IRS Acting Commissioner Steven Miller Resigns Over Scandal

By Jason Bramwell

Steven Miller, a twenty-five-year veteran of the IRS who has been the agency's acting commissioner since November 2012, resigned from his post on May 15, less than a week after the IRS admitted to and apologized for improperly scrutinizing the federal tax-exempt status of conservative groups.
In a brief press conference at the White House Wednesday evening, President Obama stated that Treasury Secretary Jack Lew had requested – and accepted – the resignation of the acting commissioner of the IRS.
"It's important to institute new leadership that will help restore confidence in the American people," the president said.
Obama called the IRS'actions "inexcusable" and said Americans have a right to be angry about it.

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"I am angry about it. I will not tolerate this behavior in any agency, but especially the IRS, given the power that it has and the reach that it has over our lives," said the president, who added, "I'll do everything in my power to make sure nothing like this happens again."
The IRS apologized on May 10 for what it calls "inappropriate" targeting of groups that had conservative titles, such as "tea party" or "patriot," in their names to see if they were violating their tax-exempt status. 
According to a report released on May 14 by the Treasury Inspector General for Tax Administration (TIGTA), inappropriate criteria that was developed and implemented by the IRS Determinations Unit in Cincinnati remained in place for more than eighteen months, in part, due to insufficient oversight provided by management. This resulted in substantial delays in processing certain applications and allowed unnecessary information requests to be issued.
The Determinations Unit is responsible for reviewing applications as they're received to determine whether an organization qualifies for tax-exempt status.
 "Although the processing of some applications with potential significant political campaign intervention was started soon after receipt, no work was completed on the majority of these applications for thirteen months," the report states. "For the 296 total political campaign intervention applications TIGTA reviewed as of December 17, 2012, 108 had been approved, twenty-eight were withdrawn by the applicant, none had been denied, and 160 were open from 206 to 1,138 calendar days (some for more than three years and crossing two election cycles [2010 congressional elections and the 2012 presidential election])."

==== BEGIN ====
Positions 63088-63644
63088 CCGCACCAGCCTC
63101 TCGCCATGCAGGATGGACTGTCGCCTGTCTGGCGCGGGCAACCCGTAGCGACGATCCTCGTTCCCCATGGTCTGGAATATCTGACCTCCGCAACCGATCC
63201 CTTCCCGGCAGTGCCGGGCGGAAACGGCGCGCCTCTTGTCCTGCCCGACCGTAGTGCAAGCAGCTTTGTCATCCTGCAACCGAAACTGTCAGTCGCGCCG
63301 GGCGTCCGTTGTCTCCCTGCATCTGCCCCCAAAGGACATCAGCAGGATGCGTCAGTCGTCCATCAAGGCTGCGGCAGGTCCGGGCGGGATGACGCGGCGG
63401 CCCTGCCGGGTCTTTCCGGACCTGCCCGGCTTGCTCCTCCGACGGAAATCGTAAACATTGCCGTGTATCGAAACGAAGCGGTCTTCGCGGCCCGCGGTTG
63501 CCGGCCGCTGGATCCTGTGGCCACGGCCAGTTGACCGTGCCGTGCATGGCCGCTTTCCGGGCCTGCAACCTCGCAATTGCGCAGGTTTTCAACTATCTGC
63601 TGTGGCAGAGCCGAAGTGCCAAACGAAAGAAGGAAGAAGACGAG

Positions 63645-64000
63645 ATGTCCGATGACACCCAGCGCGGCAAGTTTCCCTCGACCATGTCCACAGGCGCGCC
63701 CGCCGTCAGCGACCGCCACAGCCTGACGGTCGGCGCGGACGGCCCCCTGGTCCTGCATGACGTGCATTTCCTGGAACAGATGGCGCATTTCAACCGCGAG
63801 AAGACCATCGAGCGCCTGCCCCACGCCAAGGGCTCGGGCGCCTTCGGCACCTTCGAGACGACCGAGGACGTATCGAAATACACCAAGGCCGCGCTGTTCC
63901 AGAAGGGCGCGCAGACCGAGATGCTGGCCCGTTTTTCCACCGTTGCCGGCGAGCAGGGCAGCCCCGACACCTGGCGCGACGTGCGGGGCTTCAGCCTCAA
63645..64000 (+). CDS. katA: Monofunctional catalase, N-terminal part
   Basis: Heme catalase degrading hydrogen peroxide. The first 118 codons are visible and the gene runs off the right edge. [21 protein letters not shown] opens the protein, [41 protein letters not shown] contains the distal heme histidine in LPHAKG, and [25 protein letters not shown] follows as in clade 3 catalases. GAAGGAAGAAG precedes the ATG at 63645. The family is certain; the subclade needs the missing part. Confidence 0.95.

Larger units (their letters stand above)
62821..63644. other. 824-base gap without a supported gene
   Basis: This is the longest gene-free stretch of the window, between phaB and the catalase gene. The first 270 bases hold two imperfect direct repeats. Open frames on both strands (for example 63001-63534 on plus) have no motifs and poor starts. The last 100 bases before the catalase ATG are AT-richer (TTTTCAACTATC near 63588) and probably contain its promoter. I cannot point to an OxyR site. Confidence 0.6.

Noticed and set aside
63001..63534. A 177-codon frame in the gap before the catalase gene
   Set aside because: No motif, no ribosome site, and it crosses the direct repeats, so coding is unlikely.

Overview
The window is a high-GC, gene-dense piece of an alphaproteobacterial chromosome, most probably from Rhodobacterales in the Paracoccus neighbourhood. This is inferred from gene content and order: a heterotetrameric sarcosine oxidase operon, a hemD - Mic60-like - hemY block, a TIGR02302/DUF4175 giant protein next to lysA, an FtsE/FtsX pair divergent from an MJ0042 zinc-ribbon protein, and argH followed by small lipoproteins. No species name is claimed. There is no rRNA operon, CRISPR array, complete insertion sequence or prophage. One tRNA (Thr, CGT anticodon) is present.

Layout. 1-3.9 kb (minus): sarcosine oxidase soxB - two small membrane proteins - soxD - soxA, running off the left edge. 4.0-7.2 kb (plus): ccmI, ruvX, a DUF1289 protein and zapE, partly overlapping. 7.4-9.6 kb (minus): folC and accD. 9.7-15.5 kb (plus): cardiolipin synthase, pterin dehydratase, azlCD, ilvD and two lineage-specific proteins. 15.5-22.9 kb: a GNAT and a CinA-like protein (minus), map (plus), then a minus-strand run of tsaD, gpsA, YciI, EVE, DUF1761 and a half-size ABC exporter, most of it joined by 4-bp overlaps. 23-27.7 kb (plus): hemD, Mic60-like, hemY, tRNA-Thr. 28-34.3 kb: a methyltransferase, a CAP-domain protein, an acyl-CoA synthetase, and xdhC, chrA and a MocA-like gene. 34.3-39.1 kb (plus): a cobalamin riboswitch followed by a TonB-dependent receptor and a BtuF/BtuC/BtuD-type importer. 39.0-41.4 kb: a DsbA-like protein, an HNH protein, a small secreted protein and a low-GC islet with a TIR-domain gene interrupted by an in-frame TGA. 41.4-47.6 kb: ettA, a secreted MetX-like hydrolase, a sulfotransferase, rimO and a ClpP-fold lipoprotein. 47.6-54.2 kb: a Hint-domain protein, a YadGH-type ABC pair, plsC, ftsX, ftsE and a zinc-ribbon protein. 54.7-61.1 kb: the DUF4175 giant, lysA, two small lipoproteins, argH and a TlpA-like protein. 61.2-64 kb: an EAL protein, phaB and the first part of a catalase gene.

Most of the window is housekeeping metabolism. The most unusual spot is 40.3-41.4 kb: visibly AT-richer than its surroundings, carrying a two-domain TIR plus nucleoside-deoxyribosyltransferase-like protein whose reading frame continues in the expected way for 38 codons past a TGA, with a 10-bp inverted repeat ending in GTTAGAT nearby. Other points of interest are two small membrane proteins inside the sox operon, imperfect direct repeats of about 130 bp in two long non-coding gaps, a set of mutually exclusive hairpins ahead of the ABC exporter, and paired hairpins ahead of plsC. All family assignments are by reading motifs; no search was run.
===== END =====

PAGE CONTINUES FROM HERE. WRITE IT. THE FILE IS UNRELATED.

In March 2012, as IRS deputy commissioner for services and enforcement, Miller asked an advisor to look into concerns raised by the media about delays in processing tea party groups' applications for tax-exempt status, according to the report. 
In an op-ed published by the USA Today on May 13, Miller wrote that the IRS should have done a better job of handling the influx of applications by advocacy organizations.
"There was a shortcut taken in our processes to determine which groups needed additional review. The mistakes we made were due to the absence of a sufficient process for working the increase in cases and a lack of sensitivity to the implications of some of the decisions that were made," wrote Miller, who added that the mistakes "were in no way due to any political or partisan motivation."
In his resignation letter, which was obtained by CNN, Miller told IRS employees he will be leaving the agency in early June.
"This has been an incredibly difficult time for the IRS given the events of the past few days, and there is a strong and immediate need to restore public trust in the nation's tax agency," he wrote. "I believe the [IRS] will benefit from having a new acting commissioner in place during this challenging period."
Attorney General Eric Holder announced on May 14 that the Justice Department and the FBI are investigating whether any laws were broken by the IRS.
President Obama said Wednesday evening that new safeguards will be implemented at the IRS immediately "so this kind of behavior cannot happen again."
"Our administration has to make sure that we are working hand-in-hand with Congress to get this thing fixed," Obama said. "Democrats and Republicans owe it to the people to treat that authority with the responsibility it deserves and in a way that doesn't smack of politics or partisan agendas. The good news is it's fixable, and it's in everyone's best interest to work together to fix it."
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